July 19, 2018
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Love Never Dies Reminds Us How Much We Love the Original
No, really—we would watch Phantom of the Opera over this any day of the week.
ABOUT 15 MINUTES INTO LOVE NEVER DIES, the national touring production of Andrew Lloyd Weber’s Phantom sequel currently stopped over at the Hobby Center, I wondered if after all of these years I’d completely missed a key subtext in that first show about the disfigured genius who haunted the Paris Opera House.
As I understood The Phantom of the Opera, Christine Daaé was really into music and doing well with lessons from the Phantom, aka the Angel of Music, whereas he was super obsessed and increasingly stalker-esque. Everything rolled along politely enough until she connected with her childhood friend, Raoul, the Vicomte de Chagny. That’s when the Phantom went apeshit, kidnapped Christine, killed some people, kidnapped her again, and then rolled out a “marry me, or I kill him” plot that compelled Christine to kiss the Phantom out of pity and compassion. He let her go, she married the dude she loved, and it all turned out great. Right?
Apparently not. It seems things were a bit more complicated, and all that time Christine was being terrorized by a crazy dude wearing a half-mask, she was secretly into it. In fact, she was so into it that we now learn in Love Never Dies that she and the Phantom even squeezed in some sexy time right after that whole bit at the end of the hit original.
But the dude cut out the next morning, pretended to be dead, yada, yada, yada, and a decade later the Phantom (played here by Bronson Norris Murphy) is running a freak show called Phantasma on Coney Island, and Christine (played by Meghan Picerno) is arriving in New York to do a little singing, circa 1907. (Everyone in Love Never Dies keeps singing about how “10 long years” have passed despite the fact that most of the original show was clearly set in 1881.)
Christine shows up onstage—the set design is cool, lots of metal mixed with Coney Island creepy but not nearly as remarkable as its predecessor—to plenty of fanfare with her husband and son in tow. And despite no prior indications of Raoul (Sean Thompson) being anything but a nice guy, he’s now a drunk gambler husband. Meanwhile, it just so happens that their boy, Gustave (young Jake Heston Miller), is very musically gifted. (Do you see where this is going?) The plot shambles on from there.
Judging by the tortured production history of Love Never Dies, it’s clear you can’t just slap the Phantom into anything and make a hit. The show opened in London’s West End in 2011 to bad reviews and closed within 18 months. (Keep in mind Phantom just hit its 30th anniversary on Broadway.) Then the show was retooled for an Australian production that still wasn’t exactly good, but dealt with some of the problems. Now there are rumblings that this touring production, launched last fall, may be heading for Broadway.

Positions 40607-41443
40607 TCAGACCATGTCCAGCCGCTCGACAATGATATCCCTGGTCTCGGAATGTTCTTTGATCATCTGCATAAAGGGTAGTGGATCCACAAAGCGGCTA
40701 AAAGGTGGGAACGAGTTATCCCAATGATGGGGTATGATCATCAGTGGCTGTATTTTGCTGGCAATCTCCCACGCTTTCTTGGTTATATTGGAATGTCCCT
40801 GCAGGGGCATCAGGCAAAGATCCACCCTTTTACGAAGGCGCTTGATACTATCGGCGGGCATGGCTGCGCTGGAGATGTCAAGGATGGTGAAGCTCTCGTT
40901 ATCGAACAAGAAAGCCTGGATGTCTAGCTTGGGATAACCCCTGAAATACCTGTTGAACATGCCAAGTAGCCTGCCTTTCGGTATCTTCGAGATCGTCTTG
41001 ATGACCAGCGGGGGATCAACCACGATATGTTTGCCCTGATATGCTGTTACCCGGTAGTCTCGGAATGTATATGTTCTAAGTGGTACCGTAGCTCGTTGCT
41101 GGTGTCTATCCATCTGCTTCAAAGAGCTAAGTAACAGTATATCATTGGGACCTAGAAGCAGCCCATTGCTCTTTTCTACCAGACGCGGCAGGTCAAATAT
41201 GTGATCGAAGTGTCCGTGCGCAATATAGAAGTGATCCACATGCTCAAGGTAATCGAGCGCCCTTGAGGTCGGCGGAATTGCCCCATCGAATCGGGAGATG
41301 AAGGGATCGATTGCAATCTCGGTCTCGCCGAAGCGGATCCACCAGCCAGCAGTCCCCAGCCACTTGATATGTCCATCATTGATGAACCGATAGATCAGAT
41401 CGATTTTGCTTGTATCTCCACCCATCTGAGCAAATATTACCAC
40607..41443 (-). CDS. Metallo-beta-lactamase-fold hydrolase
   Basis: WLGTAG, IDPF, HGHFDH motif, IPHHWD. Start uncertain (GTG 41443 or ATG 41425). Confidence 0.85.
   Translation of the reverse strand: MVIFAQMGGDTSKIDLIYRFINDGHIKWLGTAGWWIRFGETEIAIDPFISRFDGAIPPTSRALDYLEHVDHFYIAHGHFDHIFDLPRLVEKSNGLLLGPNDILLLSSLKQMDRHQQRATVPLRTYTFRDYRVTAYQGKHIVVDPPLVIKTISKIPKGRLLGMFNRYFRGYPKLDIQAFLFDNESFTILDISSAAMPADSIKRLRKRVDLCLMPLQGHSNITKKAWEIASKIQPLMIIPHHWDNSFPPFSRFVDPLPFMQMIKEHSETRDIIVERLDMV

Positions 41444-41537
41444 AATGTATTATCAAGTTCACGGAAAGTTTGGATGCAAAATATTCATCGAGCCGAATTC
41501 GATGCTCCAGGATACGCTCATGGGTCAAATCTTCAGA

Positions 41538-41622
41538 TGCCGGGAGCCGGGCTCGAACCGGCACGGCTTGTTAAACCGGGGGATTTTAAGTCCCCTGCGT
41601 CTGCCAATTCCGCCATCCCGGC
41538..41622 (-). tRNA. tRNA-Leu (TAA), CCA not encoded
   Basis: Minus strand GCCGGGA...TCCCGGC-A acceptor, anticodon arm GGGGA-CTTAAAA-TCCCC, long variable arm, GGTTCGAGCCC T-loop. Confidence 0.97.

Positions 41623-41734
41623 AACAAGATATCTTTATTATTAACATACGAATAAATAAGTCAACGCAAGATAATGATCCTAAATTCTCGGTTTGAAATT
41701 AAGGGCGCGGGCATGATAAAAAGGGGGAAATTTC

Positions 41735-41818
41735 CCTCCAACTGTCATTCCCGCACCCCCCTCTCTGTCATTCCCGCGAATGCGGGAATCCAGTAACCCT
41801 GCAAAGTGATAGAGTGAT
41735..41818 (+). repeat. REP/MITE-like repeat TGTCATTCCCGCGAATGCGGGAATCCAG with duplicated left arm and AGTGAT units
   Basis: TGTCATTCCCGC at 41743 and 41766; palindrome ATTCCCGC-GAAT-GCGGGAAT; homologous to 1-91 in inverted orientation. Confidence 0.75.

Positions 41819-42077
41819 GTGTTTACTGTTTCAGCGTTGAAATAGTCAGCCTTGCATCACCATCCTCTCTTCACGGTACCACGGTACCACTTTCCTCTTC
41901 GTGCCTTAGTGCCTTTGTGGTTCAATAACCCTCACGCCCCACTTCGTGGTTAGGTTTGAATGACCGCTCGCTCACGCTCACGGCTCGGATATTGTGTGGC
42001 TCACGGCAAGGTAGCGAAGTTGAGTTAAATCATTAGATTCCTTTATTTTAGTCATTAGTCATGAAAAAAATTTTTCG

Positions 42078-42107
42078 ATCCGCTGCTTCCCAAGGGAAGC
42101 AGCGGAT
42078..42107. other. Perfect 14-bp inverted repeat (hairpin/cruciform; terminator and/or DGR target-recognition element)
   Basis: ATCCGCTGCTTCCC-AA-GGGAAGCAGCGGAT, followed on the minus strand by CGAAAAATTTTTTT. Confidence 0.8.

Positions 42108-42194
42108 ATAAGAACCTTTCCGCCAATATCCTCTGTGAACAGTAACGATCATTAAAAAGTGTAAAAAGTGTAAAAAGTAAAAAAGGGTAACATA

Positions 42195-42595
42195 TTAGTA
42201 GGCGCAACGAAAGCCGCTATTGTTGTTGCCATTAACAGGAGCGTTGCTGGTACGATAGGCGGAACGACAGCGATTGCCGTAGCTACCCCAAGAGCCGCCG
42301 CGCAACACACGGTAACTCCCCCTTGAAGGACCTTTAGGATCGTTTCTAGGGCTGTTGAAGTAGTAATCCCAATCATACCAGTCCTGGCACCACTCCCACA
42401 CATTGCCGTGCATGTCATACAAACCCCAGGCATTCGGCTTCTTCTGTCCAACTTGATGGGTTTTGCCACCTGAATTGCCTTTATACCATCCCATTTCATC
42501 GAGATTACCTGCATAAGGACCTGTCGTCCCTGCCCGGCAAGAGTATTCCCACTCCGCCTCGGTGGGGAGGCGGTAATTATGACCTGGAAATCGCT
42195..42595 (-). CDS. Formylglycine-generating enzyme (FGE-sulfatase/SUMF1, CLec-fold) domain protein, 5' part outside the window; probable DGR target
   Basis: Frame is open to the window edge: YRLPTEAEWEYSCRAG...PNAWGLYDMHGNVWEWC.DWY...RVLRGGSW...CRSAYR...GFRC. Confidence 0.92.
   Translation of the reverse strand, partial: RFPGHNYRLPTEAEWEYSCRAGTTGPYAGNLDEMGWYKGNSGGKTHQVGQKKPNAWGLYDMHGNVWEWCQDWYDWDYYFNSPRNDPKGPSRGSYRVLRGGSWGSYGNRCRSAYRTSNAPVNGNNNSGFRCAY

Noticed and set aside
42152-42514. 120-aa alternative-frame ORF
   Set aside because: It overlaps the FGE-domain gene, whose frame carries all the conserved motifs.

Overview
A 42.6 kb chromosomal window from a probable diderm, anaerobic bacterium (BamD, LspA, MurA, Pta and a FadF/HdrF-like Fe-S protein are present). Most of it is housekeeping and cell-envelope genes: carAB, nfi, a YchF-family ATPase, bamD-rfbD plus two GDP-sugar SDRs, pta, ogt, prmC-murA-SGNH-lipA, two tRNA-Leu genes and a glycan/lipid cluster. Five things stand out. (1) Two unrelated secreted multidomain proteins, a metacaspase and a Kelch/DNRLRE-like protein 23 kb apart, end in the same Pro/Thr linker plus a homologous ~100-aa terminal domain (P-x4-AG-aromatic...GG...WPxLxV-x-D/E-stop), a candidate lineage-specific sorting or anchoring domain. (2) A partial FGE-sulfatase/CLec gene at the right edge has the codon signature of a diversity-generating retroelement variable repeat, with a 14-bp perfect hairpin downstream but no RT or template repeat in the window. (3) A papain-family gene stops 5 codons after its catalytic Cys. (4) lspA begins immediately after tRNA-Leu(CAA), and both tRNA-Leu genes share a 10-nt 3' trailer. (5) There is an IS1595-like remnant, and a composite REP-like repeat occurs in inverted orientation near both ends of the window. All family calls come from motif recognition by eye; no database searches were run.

All of that time and tinkering hasn’t turned this thing into, you know, something good, but the chance of Broadway does mean that it boasts a decidedly-good-enough-for-Broadway cast.
Murphy, who spent time playing Raoul on the Great White Way, has the pipes to sing the Phantom, and acquits himself well throughout the show. Both he and Thompson, this show’s Raoul (a thankless part if ever there was one) do some of their best work in the show’s two-dudes-competing-for-the-lady number, “Devil Take the Hindmost.”
But the main thrust of the story is focused on Christine and that musical kid. Luckily, both were fantastic. Miller nearly stole the show as Gustave, singing with a high, clear voice and buying into what was happening onstage, even if that required skipping along with the Phantom like it’s perfectly normal and not weird at all for a dude in a mask to pull you through a sideshow while asking you over and over if you want “to see the beauty underneath.”
The absolute best parts, however, belonged to Picerno, who sang the hell out of the nonsensical part of Christine, a woman with terrible taste in men who makes little real sense on an emotional level. A veteran of the New York Opera Company, Piecerno provides one of the few truly breathtaking moments in the show as her glorious soprano easily filled the concert hall during the title song—a “big moment” when Christine makes a choice just by appearing onstage. Standing there in an incredible costume (all of the costumes are stunning), Picerno held the room transfixed as the final notes reverberated.
Alas, then we were back to finishing this story up. The cast valiantly did so, and the ending left some people snuffling softly, even if I only wanted to go listen to Phantom again to get this stuff out of my head. And the next morning, I did exactly that. It’s still awesome.